The 2022 Chevrolet Corvette is 182.3 inches long. That’s 7.9 inches longer than the Audi R8, which tucked a V-10 into its engine bay. It’s 3.8 inches longer than the Acura NSX, and 2.6 inches longer than the Ferrari 296 GTB. And most of that extravagant length is concentrated at the rear of the cabin. The C8 is radically cabin-forward, and from a three-quarter view, front or rear, it can look like the front third of the car is being swallowed up by the 8/7 scale version itself. Or as if it was in the process of telescoping, like Rinspeed Presto. The Corvette looks fantastic in profile and off, but not as neat, visually, as it might otherwise have about 20 inches separating the engine bay from the rear bumper. There’s no way to disguise the Corvette’s bulky trunk.
But it’s that tiny stretch of engine bay that turns the C8 from a flashy toy into a real everyday car. When you start looking at Corvettes with 150,000 miles, it’s not because they get huge fuel economy or have Barcalounger seats. It’s because of the luggage. It’s easy to take off on a 600-mile journey when you don’t have to think about what to bring. And removing practical barriers to road travel means racking up more miles, which should be the end goal for a car that treats driving as a hedonism rather than a chore. And for this incredible flexibility, we thank… the roof.
Early in the C8’s planning, Chevy’s focus group confirmed that the shift to a mid-engine layout would not change customer expectations that all Vettes were convertibles—as the coupe got a removable roof panel. And if the roof comes off, you need a place to store it in the car. As such, the C8’s rear trunk isn’t designed around your trunk or golf clubs (though it can accommodate two sets) or mulch pockets you might put in to flex at Home Depot. It’s designed to hold the roof, and this thing is not a T-top. The panels are large. So the C8’s total cargo capacity is 13 cubic feet, which is comparable to one of those rooftop cargo bags you might see in an SUV.
As a result, when I picked up the 2022 Corvette on an overnight trip to the mountains of North Carolina, I had plenty of room for the massive detritus that winter demanded — not cramming every air bag in the cabin with rolled-up jackets and individual socks, not sliding the seats forward with inconvenient to create a few cubic centimeters of cargo space, as I had done on the R8. Just walk in and go, both bars filled to the brim but the interior is immaculate.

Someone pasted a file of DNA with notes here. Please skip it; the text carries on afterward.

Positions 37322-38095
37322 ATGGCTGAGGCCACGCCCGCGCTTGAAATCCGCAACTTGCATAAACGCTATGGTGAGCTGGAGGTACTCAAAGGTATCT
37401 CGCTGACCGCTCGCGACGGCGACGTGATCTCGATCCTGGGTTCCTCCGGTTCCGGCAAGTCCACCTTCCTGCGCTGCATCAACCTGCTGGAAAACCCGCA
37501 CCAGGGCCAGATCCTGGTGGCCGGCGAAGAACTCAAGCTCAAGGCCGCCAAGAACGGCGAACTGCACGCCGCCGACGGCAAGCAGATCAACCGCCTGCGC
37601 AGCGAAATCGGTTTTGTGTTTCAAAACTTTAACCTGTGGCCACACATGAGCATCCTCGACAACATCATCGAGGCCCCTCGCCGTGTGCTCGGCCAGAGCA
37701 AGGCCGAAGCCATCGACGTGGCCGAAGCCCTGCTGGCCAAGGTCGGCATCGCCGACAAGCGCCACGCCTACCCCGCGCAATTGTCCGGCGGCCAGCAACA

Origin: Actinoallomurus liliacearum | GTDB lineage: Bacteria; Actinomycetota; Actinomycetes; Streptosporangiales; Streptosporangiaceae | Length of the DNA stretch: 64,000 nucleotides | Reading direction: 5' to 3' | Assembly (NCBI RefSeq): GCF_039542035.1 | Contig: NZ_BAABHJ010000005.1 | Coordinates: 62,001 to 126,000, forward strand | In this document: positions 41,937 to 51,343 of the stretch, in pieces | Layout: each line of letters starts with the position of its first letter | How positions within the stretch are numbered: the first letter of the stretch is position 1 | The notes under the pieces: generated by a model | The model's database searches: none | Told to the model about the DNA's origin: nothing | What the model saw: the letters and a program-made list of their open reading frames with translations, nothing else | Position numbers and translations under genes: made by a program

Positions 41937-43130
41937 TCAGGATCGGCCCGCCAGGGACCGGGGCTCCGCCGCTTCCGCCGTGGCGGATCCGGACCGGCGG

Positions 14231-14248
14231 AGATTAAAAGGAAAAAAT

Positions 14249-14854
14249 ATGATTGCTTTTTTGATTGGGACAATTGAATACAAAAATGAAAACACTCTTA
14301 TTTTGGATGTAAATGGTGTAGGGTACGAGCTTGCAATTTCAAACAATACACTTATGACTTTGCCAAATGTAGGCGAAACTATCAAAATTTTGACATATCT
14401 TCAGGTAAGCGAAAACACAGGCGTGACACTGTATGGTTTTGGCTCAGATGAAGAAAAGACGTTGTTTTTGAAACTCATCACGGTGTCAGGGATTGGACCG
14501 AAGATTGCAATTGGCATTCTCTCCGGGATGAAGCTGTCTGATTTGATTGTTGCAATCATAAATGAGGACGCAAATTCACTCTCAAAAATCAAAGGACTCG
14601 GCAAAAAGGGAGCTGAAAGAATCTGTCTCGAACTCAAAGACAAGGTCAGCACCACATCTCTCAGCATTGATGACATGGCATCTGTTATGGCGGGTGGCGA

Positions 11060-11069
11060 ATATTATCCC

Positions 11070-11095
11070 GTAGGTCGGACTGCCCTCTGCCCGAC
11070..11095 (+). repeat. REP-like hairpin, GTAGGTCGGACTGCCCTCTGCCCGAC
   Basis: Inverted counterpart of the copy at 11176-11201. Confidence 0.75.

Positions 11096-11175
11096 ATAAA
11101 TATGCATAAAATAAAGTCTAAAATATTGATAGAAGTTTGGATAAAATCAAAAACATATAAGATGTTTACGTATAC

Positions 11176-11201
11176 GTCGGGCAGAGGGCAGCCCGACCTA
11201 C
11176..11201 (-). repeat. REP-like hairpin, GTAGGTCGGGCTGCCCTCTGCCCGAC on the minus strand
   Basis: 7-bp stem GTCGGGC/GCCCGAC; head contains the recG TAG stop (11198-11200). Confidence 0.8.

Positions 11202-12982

And that capacity makes use of what is otherwise a fantastic year-round travel car, a grand tourer in a track-rat outfit. When I drove a heavily camouflaged pre-production C8 at GM’s Milford Proving Grounds in 2019, chief engineer Tadge Juechter said, “It has 911 performance along with the best attributes of the Boxster and Cayman. And some Lexus enhancements were included, which might surprise people.” While the Corvette can execute a brutal clutch-drop launch control and hit 60 mph in 2.8 seconds, it can also soften on the highway—muffled active exhaust, pliable magnetic ride controls, smooth transmission from gear to gear. With winter tires, you can blast snow-covered mountain roads without any difficulty. And an optional front end lift system helps the C8 rock through steep trails or speed bumps without grinding. The Corvette is no ordinary car, but it can imitate its identity.
Not everyone is satisfied with the Corvette’s compromise between aesthetics and utility. I have a friend who bought the last two Z06s, the C6 and C7, but don’t know if he’ll be back for a third. “The new Corvette just looks weird from some angles,” he said. “The latter looks a lot better to me.” And I know what he means, but he’s also not one of the people to take advantage of the Corvette’s capacity (the C7 has even more cargo space). When I asked how many miles on his C7 Z06, now four years old, he replied, “3000.” I got a long way to that figure in one weekend with the C8.
Back when I visited Milford, Juechter said, “There are a million decisions on the way to building a new car.” Going with a removable roof—and hence a large trunk—is one of them. And they did it right.
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